The father-and-son team fronting the Swiss watchmaker H. Moser & Cie insist handcrafted timepieces will survive the age of tech gadgets.Oliver Ephgrave
The father-and-son team fronting the Swiss watchmaker H. Moser & Cie insist handcrafted timepieces will survive the age of tech gadgets.
It boasts a rich heritage spanning nearly two centuries. H. Moser & Cie, originally founded by the Swiss-born entrepreneur Heinrich Moser in Russia in 1828, survived the Russian revolution in the early 19th century and went on to become known as the ‘little pearl of Schaffhausen’. Now the independent Swiss watchmaking company is heralding a new chapter in haute horlogerie.
Five years ago the company’s chairman Georges-Henri Meylan formed the new company Melb Holding, which took over H. Moser & Cie and Hautlence. The acquisitions provided a fresh challenge for the former chief executive of Audemars Piguet. “The two brands we took over were in really big trouble and on the brink of bankruptcy and that is not easy to restart,” he says.
Although H. Moser was losing money, he could see the potential of the brand, especially when bolstered by industry experience. “I tried to bring in the contacts I knew around the world – including the manufacturing network – and then transmit this to the new generation. It is a tough job for him,” Meylan says of his son Edouard, the chief executive of the watch brand.
The job might be tough but Edouard has proven his mettle. In 2015, the Swiss National Bank took the landmark decision to end its three-year policy of capping the national currency from appreciating beyond 1.20 Swiss francs to the euro. Consequently, the luxury watch industry was up in arms as its products were instantly more expensive to foreign buyers and the threat of declining exports loomed large. At the time, Edouard wrote an open letter to the bank’s chairman, Thomas Jordan, appealing on behalf of entrepreneurs for them to reconsider.
Since the announcement, like many other Swiss watchmakers, H. Moser & Cie has streamlined its business operations. “We had to look at costs and review our budget. We wanted to continue to be Swiss-made but we needed to find solutions. We found out what was unnecessary and we cut back. In situations like this, you need to be creative and innovative in all aspects,” says Edouard.
“We brought more novelties to Baselworld and you need to do that to stand out. We did the sapphire crystal model that nobody would have expected from Moser, then a watch with no logo. You have to make things that people will notice.”
It is impossible not to notice an H. Moser watch. With the tagline ‘very rare’, the company produces 1,000 watches a year, each handmade. The independent, family-owned business does not have the resources of behemoths such as Cartier and Rolex, but is competing in the same field and standing out for its innovation. Edouard says polarisation is a better strategy than aiming for mass appeal. “When you want to sell watches that are in the range of 15,000 to 100,000 Swiss francs [$15,860 – $105,730] you do not just want people who like the brand – you want people who love it. We are working on being a bit more polarising.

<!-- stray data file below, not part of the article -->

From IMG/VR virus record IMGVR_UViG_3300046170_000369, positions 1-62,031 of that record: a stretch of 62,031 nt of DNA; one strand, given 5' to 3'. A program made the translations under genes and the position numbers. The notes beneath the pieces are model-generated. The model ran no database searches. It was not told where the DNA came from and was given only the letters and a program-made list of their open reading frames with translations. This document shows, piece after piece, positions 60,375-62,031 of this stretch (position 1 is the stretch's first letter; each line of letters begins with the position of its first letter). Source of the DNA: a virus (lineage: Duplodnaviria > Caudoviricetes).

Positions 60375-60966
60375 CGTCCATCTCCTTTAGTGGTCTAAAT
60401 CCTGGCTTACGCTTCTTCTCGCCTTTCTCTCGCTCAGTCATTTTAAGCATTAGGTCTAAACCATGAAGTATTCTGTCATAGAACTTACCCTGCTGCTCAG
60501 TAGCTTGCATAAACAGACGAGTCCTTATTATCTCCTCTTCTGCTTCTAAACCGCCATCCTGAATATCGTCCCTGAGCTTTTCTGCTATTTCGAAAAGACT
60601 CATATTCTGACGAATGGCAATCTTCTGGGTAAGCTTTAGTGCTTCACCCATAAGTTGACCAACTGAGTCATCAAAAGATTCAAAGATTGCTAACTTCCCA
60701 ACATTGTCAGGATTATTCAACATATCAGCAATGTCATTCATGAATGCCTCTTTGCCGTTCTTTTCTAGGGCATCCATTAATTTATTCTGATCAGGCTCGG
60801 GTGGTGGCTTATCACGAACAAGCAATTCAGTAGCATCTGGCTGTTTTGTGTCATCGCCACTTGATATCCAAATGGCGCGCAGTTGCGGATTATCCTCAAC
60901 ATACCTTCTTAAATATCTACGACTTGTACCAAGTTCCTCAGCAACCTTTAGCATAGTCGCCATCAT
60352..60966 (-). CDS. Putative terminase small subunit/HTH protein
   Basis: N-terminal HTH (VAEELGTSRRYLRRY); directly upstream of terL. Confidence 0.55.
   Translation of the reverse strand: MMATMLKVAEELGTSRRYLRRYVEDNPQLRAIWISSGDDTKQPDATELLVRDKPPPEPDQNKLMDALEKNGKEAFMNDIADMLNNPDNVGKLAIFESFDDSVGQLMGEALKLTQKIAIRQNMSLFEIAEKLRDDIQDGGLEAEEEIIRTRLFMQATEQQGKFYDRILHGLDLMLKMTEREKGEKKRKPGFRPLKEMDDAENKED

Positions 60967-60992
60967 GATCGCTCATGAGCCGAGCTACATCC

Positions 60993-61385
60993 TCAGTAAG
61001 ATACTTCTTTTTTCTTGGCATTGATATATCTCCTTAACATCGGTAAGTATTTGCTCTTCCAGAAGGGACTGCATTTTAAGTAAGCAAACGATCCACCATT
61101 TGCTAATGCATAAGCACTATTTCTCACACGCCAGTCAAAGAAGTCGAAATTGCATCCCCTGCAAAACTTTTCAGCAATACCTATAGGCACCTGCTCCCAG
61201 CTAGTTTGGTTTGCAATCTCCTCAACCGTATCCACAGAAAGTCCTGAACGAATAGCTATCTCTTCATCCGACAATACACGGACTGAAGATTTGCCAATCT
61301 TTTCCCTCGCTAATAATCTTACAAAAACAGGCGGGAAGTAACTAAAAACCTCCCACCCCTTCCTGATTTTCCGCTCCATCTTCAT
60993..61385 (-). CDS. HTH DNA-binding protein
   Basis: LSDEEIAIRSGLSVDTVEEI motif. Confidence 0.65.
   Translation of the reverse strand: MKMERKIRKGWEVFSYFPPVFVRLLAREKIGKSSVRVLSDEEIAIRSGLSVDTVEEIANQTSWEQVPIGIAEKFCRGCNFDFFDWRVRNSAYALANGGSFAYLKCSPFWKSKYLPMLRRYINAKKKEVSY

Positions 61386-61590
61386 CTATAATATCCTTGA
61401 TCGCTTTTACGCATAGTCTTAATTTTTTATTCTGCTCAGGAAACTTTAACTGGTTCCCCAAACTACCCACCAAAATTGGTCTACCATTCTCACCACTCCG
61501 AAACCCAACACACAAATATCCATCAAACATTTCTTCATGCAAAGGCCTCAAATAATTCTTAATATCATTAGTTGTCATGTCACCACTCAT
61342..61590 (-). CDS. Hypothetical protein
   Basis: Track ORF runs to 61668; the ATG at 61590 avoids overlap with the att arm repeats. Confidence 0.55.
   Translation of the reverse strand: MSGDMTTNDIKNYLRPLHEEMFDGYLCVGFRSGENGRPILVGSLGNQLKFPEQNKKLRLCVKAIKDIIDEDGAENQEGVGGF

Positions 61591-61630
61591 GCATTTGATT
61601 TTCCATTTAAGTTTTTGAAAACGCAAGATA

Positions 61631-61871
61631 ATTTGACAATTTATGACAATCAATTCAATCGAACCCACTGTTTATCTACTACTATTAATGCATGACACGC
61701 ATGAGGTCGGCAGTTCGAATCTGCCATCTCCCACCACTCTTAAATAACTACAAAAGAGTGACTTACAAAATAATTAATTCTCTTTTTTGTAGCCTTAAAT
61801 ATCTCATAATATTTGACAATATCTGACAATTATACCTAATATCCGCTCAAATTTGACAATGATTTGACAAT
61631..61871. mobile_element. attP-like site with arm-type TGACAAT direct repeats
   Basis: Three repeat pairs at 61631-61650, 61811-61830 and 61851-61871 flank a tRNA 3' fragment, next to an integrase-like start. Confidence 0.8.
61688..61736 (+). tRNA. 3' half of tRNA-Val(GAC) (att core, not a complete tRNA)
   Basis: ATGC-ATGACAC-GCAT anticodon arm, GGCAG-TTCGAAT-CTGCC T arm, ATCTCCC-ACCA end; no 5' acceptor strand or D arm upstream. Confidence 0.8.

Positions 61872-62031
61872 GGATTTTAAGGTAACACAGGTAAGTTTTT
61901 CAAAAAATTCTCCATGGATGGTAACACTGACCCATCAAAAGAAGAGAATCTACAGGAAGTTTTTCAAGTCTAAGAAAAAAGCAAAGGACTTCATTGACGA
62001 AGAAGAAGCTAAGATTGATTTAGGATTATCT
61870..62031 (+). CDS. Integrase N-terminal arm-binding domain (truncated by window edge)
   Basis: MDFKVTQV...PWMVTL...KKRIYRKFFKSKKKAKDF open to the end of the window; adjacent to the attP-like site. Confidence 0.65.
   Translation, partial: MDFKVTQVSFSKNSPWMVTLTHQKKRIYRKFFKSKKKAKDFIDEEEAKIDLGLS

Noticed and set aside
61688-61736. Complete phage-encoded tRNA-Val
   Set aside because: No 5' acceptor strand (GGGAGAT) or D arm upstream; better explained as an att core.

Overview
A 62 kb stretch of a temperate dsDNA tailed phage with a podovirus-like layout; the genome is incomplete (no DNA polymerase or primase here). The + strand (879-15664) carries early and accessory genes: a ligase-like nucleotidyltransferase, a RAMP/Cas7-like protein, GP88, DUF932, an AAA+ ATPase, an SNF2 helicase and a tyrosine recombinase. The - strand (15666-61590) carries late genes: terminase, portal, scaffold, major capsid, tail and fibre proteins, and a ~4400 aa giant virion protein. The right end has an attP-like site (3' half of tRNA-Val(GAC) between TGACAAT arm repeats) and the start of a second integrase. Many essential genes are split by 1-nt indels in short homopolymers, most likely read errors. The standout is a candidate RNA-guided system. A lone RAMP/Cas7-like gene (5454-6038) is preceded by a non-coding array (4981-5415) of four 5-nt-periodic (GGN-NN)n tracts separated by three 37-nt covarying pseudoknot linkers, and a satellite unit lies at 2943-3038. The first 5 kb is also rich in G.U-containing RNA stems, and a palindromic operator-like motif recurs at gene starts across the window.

“Yes, you will have people who hate it but you will also have people who love it. We see the results in terms of sales – we go more extreme and get a fanbase. With our watch with no indexes, some people say, ‘This is stupid. You can’t even read the time,’ while others say, ‘I love it’. I think that is what Moser is all about.”
H.Moser is distributed in the UAE exclusively through Ahmed Seddiqi and Sons, which Meylan senior warmly refers to as a “family-to-family relationship”. Edouard says the Middle East is a market with “a lot of potential” and thinks the brand has become more appealing in the region. “We are not trying to be the big watch with lots of diamonds. We believe there is a strong market for people who want something recognisable but still elegant.” While H. Moser is not the only watchmaker to craft handmade watches, it remains committed to traditional craftsmanship with a modern twist.
“We want to stay very traditional in the way we do watchmaking with pocket watches, large power reserves and beautiful finishing but at the same time we want to be sexy and fresh,” says Edouard. “People want a classic, elegant watch but perhaps not the same one as their father or grandfather. That is the sweet spot for Moser — combining modern elements such as titanium but with traditional gold movements,” he says.
Appealing to the younger generation, however, is not without its challenges, with the rise of wearable tech like the Apple Watch. Yet Georges-Henri remains unconcerned. “When quartz started in the 1970s, they said the mechanical watch is dead. I say, if a customer just wants to tell the time, do not come to us – they are much more expensive than what you expect.”
Edouard says well-crafted mechanical watches have an enduring appeal, even in the age of technology. “It is comforting to have products with a human dimension. I think if you can keep this human touch, there is a bright future for brands like ours. There has always been an attraction to craftsmanship – something you can grasp – and I do not see it going away.”